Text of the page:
present. From your vantage point the present is unstable, a confusing clamor of competing voices. It

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© 2000, 2006-2012 Gallup, Inc. All rights reserved.
is only by casting your mind back to an earlier time, a time when the plans were being drawn up, that
the present regains its stability. The earlier time was a simpler time. It was a time of blueprints. As you
look back, you begin to see these blueprints emerge. You realize what the initial intentions were.
These blueprints or intentions have since become so embellished that they are almost
unrecognizable, but now this Context theme reveals them again. This understanding brings you
confidence. No longer disoriented, you make better decisions because you sense the underlying
structure. You become a better partner because you understand how your colleagues came to be who
they are. And counterintuitively you become wiser about the future because you saw its seeds being
sown in the past. Faced with new people and new situations, it will take you a little time to orient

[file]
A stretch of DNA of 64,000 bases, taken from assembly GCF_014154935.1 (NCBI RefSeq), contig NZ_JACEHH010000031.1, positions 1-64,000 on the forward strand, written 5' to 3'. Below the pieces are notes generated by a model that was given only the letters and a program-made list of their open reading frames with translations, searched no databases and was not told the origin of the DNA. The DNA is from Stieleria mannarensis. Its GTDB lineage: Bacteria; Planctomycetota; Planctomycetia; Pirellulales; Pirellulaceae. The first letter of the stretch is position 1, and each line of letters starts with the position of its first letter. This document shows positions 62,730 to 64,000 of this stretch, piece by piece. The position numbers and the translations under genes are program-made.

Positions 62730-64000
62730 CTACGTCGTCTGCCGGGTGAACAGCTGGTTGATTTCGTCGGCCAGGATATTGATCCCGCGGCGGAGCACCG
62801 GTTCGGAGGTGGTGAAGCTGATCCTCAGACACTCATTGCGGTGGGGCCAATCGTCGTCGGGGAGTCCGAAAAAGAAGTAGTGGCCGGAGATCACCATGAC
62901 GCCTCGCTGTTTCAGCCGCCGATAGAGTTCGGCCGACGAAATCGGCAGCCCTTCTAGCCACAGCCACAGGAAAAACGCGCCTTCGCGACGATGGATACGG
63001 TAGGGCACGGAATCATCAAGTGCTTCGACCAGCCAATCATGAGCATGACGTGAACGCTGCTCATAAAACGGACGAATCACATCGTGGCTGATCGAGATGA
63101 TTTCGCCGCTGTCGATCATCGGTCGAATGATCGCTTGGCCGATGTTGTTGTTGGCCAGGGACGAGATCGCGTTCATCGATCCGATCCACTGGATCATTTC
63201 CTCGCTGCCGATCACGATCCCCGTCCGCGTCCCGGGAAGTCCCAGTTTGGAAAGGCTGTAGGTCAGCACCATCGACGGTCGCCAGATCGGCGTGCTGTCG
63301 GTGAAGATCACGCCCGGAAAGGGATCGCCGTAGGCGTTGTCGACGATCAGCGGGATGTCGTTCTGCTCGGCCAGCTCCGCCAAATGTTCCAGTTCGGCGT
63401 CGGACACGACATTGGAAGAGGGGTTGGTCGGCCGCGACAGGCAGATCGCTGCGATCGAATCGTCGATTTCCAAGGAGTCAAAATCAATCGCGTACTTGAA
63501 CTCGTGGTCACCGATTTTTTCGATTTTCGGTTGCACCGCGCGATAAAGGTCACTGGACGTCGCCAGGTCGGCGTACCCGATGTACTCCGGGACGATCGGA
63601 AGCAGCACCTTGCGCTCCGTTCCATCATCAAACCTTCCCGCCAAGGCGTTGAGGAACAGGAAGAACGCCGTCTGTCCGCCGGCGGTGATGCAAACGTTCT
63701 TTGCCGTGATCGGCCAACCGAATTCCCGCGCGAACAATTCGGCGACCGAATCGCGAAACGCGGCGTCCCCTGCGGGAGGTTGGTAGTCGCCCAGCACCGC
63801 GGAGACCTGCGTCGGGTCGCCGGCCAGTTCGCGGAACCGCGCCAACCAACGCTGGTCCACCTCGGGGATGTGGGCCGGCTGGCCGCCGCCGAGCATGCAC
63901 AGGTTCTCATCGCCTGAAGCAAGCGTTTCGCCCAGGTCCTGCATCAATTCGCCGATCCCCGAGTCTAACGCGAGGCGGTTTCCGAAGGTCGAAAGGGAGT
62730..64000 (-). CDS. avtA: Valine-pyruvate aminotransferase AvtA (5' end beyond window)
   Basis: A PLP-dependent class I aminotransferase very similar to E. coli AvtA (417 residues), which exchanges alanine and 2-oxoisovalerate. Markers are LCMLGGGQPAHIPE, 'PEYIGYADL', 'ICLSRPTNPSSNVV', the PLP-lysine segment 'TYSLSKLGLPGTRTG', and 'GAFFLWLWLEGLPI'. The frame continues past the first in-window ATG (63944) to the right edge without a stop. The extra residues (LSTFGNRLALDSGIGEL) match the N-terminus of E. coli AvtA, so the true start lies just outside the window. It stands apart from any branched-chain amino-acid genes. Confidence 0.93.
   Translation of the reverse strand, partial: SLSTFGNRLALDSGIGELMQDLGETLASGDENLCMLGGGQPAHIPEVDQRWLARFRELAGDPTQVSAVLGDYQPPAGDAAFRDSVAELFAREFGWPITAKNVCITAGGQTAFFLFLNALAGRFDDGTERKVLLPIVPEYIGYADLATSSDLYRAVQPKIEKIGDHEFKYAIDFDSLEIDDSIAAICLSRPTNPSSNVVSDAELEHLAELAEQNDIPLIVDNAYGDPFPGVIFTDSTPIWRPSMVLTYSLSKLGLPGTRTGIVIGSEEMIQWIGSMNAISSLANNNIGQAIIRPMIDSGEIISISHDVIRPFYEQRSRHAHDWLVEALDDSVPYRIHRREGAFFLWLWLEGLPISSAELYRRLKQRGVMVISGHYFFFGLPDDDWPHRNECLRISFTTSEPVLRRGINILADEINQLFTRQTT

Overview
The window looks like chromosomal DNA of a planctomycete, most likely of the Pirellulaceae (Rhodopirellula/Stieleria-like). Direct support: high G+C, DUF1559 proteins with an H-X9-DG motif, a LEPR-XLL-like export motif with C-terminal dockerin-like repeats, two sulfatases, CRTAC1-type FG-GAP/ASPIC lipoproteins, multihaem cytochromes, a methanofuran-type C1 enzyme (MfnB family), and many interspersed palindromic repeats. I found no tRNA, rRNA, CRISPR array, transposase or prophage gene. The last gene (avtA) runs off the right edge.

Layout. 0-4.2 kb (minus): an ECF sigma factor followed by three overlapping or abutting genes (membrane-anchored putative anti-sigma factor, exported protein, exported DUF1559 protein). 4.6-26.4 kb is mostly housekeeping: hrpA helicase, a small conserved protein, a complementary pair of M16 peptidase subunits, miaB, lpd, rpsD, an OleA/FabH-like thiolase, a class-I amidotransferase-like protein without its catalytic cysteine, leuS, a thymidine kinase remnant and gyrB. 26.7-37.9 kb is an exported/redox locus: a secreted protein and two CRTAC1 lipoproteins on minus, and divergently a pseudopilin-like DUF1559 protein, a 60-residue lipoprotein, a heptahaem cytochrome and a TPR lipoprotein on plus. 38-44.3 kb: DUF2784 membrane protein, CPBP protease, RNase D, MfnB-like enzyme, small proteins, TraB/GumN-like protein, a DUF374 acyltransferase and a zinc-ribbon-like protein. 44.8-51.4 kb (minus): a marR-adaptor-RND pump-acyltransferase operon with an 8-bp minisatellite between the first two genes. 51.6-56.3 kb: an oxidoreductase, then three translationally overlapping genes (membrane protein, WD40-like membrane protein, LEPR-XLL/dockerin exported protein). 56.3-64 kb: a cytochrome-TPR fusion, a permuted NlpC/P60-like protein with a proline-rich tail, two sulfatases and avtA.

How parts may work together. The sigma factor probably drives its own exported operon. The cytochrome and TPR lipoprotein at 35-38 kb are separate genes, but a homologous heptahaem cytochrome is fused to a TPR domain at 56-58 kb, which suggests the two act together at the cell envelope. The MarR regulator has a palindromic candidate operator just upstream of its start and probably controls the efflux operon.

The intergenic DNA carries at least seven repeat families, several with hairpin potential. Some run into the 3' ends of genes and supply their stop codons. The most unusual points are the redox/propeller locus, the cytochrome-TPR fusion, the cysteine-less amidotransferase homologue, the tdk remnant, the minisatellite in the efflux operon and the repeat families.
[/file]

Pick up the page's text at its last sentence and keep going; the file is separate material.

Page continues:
yourself, but you must give yourself this time. You must discipline yourself to ask the questions and
allow the blueprints to emerge because no matter what the situation, if you haven’t seen the
blueprints, you will have less confidence in your decisions.

You are fascinated by ideas. What is an idea? An idea is a concept, the best explanation of the most
events. You are delighted when you discover beneath the complex surface an elegantly simple
concept to explain why things are the way they are. An idea is a connection. Yours is the kind of mind
that is always looking for connections, and so you are intrigued when seemingly disparate
phenomena can be linked by an obscure connection. An idea is a new perspective on familiar
challenges. You revel in taking the world we all know and turning it around so we can view it from a
strange but strangely enlightening angle. You love all these ideas because they are profound,
because they are novel, because they are clarifying, because they are contrary, because they are
bizarre. For all these reasons you derive a jolt of energy whenever a new idea occurs to you. Others
may label you creative or original or conceptual or even smart. Perhaps you are all of these. Who can
be sure? What you are sure of is that ideas are thrilling. And on most days this is enough.